Lessons In Managing Climate Change From Indigenous Peoples
A special issue of Climatic Change, published this month, places focus on how traditional knowledge from native tribes can help scientists develop better adaptation strategies.
Kecia Lynn has worked as a technical writer, editor, software developer, arts administrator, summer camp director, and television host. A graduate of Case Western Reserve University and the Iowa Writers' Workshop, she is currently living in Iowa City and working on her first novel.
What's the Latest Development?
Coming out ahead of an Indigenous Peoples Climate Change Working Group meeting scheduled for next month at Dartmouth University, a special issue of Climatic Change highlights for the first time how the past and current experiences of native tribes can provide insights that could lead to better adaptation strategies for the future. While the issue's focus is on the US, the authors note that indigenous communities around the world share the same challenges and could find the research valuable.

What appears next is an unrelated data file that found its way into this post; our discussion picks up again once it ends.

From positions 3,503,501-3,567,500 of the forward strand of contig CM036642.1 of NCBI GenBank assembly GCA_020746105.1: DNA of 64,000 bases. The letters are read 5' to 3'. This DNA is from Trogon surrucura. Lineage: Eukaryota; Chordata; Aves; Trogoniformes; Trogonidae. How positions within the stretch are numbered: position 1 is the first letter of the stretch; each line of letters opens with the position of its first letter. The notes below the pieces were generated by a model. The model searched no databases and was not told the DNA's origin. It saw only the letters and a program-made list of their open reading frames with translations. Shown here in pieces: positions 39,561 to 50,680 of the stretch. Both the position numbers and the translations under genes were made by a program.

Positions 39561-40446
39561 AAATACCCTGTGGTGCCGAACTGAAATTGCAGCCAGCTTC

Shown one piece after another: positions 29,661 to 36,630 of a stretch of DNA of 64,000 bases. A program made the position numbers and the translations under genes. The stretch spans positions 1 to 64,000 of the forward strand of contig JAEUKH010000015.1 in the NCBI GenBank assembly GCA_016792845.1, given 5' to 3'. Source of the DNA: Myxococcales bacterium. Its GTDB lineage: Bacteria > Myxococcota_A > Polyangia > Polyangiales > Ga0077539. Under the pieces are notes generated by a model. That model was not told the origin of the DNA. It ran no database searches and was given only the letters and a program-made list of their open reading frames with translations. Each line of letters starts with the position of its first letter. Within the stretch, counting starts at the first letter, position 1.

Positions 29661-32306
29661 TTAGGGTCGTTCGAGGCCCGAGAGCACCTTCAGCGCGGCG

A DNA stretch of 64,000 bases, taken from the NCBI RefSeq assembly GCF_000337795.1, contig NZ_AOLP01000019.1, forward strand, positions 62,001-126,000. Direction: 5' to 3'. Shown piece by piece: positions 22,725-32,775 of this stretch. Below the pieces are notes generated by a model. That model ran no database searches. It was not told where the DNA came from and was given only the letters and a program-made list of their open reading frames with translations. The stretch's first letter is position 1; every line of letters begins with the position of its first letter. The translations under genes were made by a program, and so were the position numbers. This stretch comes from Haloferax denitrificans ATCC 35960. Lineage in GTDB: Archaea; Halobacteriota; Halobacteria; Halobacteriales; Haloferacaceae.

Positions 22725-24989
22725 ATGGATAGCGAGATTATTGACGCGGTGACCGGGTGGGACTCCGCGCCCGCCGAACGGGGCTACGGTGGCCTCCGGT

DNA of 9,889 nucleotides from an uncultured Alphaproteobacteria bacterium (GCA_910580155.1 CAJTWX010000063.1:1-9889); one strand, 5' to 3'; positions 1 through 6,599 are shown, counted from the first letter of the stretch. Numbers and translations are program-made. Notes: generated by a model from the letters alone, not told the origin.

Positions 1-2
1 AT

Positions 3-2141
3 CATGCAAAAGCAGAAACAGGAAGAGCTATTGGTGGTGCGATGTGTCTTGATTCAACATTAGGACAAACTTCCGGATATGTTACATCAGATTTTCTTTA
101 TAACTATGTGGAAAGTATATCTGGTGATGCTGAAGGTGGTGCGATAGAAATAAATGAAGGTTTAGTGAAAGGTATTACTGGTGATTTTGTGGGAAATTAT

What's the Big Idea?
The 13 articles include one from Dartmouth assistant professors Nicholas Reo and Angela Parker that describes how the arrival of European settlers to the area now known as New England "created a cascade of environmental and human changes that spread across North America, including human diseases, invasive species, deforestation and overharvest." They point out that at one time New England was covered with old growth deciduous forest that was sustained by the land practices of the indigenous peoples who lived there. Collaboration between today's tribal members -- particularly those who work with nature, such as fishermen and farmers -- and scientists could provide "a model for responsible and respectful international collaboration."
Photo Credit: Shutterstock.com